[See Addendum Exhibit (AE80) TEA Completer Exit Surveys (2012-2015)].

2. Provide ASEP Principal Survey instrument and data for 2013-14, 2014-15. How is this instrument validated/implemented/and used to measure effectiveness in technology?

Response and Update:

As the EPP has previously discussed in the SSR Addendum, the ASEP Principal Surveys for 2013-2014 and 2014-2015 were not yet available to the EPP prior to our submission of the SSR. TEA recently released an Xcel spreadsheet that the EPP reformatted as similar to the 2012-2013 ASEP Principal Surveys.

The EPP has provided the ASEP Principal Survey instrument and data for 2013-2014 and 2014-2015 in the SSR Addendum and Addendum Exhibits. This identical survey instrument was sent to Texas Principals each year for the evaluation of their beginning (first year) teachers. The generated has proven to be reliable data for the state.

The state has validated the instrument over time through the implementation of the survey instrument statewide over the last several years.

To measure effectiveness in technology, the survey includes eight (8) questions with ratings of Well Prepared; Sufficiently Prepared; Not Sufficiently Prepared; and Not Prepared at All:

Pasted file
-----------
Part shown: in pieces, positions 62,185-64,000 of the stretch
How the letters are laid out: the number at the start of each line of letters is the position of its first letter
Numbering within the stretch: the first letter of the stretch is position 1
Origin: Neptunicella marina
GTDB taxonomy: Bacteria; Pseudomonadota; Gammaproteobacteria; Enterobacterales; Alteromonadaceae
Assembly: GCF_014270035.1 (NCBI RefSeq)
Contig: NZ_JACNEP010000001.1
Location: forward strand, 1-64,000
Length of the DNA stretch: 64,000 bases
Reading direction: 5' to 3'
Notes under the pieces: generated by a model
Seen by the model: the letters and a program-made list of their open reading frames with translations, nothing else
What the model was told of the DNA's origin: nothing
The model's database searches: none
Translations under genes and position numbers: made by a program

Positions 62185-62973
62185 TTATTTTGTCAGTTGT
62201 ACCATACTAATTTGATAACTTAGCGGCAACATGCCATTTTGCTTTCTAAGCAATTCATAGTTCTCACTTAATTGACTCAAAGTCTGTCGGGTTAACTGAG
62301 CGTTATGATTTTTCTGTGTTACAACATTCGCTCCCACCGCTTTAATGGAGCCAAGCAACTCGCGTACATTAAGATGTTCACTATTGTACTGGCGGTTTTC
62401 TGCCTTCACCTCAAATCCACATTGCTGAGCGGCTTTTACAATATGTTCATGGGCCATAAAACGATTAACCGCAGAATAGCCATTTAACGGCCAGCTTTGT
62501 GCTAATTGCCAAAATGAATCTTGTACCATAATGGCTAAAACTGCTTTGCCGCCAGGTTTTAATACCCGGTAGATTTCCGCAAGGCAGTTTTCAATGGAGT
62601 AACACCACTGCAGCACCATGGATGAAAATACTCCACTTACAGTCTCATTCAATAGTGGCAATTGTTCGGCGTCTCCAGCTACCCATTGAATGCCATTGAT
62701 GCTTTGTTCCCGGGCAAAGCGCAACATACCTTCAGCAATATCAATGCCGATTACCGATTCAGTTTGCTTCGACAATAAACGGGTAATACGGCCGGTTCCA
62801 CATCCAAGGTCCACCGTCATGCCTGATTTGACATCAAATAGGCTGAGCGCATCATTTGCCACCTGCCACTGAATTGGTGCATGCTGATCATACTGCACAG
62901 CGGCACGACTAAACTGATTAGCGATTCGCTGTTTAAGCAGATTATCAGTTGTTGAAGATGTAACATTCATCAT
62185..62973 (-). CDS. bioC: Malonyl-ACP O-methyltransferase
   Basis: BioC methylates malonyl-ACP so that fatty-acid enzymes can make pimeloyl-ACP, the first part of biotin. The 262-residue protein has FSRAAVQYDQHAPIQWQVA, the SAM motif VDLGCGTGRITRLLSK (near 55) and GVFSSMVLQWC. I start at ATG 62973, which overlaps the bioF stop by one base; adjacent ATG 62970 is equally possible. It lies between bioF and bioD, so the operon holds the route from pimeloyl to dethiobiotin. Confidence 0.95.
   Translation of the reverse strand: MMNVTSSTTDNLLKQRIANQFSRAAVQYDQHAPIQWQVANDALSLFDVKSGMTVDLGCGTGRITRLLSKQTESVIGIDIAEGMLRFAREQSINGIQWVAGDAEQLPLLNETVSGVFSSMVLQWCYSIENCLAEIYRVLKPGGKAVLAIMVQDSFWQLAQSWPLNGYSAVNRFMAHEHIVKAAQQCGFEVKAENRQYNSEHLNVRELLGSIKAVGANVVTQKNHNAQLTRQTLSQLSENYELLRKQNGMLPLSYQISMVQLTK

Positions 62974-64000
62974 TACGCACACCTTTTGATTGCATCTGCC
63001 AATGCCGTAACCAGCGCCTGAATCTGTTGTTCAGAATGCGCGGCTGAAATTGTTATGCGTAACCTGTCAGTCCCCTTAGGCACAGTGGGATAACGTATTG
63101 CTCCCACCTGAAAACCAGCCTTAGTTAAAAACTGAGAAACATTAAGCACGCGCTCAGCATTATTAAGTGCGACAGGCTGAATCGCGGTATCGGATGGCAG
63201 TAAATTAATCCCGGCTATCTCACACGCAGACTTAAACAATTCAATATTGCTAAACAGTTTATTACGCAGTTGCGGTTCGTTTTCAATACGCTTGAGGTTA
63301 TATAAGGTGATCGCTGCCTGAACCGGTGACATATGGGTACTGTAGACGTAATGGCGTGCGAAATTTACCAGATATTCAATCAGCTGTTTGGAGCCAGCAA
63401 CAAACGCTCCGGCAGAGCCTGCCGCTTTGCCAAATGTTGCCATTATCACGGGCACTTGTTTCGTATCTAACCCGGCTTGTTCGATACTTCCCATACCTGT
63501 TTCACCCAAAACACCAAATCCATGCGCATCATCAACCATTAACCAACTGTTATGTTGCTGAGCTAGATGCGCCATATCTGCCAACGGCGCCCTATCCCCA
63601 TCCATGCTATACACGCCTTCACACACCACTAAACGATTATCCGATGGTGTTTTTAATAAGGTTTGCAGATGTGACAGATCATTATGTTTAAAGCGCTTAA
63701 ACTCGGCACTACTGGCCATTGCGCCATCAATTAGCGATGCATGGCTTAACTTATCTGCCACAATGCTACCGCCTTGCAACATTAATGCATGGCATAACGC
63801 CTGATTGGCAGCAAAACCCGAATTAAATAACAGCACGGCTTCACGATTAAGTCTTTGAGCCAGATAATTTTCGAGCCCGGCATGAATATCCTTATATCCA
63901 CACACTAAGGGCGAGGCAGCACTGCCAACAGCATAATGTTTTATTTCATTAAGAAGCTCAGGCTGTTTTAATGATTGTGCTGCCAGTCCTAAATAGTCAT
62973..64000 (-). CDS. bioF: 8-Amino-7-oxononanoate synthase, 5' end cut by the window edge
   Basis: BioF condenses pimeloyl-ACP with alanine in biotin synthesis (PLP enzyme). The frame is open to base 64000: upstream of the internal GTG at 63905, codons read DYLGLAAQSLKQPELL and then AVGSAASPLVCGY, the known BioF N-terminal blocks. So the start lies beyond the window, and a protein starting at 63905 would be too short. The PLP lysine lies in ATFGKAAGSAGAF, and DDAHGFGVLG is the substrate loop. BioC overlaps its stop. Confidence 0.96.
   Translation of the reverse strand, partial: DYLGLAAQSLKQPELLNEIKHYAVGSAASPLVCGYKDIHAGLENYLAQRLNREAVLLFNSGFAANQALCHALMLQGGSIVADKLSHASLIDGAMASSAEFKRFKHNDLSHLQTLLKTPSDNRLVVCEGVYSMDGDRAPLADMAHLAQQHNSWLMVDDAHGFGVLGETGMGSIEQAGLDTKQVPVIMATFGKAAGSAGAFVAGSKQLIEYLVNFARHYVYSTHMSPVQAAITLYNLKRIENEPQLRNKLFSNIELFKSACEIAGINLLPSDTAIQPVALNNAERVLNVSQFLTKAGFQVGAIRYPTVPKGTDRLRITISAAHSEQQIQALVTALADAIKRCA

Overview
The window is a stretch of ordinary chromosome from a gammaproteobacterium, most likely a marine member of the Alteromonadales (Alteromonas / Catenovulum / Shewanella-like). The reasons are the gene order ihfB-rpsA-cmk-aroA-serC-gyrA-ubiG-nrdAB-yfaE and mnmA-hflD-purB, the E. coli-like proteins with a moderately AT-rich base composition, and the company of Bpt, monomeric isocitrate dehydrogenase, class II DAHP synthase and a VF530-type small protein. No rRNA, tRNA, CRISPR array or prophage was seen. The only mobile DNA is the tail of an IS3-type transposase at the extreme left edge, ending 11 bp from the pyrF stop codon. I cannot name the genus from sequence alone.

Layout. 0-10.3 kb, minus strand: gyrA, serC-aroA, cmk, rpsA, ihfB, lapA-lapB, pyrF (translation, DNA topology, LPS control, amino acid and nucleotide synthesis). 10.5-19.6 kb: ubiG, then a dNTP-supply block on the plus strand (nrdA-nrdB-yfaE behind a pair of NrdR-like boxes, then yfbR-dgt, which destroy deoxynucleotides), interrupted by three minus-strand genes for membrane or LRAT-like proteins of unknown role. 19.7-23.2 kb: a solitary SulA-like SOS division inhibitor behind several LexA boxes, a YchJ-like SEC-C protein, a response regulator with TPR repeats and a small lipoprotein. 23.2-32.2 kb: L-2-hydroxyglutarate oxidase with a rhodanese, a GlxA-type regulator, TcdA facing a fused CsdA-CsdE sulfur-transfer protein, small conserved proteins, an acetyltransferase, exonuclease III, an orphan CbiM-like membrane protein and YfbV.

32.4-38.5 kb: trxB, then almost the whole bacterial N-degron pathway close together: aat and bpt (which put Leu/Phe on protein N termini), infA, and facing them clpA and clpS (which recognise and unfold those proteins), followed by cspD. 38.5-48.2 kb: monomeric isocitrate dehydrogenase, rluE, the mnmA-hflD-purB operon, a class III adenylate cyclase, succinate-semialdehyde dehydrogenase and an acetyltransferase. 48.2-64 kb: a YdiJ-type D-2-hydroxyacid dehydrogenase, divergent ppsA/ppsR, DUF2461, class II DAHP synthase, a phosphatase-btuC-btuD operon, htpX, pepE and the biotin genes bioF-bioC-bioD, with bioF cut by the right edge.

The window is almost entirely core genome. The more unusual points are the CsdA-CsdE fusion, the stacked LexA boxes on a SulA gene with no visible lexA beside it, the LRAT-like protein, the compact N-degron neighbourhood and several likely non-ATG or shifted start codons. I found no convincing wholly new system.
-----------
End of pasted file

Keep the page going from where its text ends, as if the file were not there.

Q. 31: To what extent were you prepared to use technology available on the campus to integrate curriculum TEKS and Technology Application TEKS to support student learning?

Q. 32: To what extent were you prepared to provide technology based classroom learning opportunities that allow students to interact with real-time and/or online content?

Q. 33: To what extent were you prepared to teach students developmentally appropriate technology skills?

Q. 34: To what extent were you prepared to use technology to make learning more active an engaging for students?

Q. 35: To what extent were you prepared to use available technology to collet, manage, and analyze student data using software programs (such as Excel or an electronic grade book)?

Q. 36: To what extent were you prepared to use available technology to collect, manage, and analyze data from multiple sources in order to interpret learning results for students?

Q. 37: To what extent were you prepared to use available technology to document student learning to determine when an intervention is necessary and appropriate?

Q. 38: To what extent were you prepared to use available technology to collect and manage formative assessment data to guide instruction?

Additionally, Q. 53: What is your overall evaluation of how well the educator preparation program prepared you? Select the one statement that most closely matches your current overall perspective on the program. The statements include the following:

  • I was well prepared by the program for the first year of teaching.
  • I was sufficiently prepared by the program for the first year of teaching.
  • I was not sufficiently prepared by the program for the first year of teaching.
  • I was not at all prepared by the program for the first year of teaching. The EPP provides a summary of these state survey data below.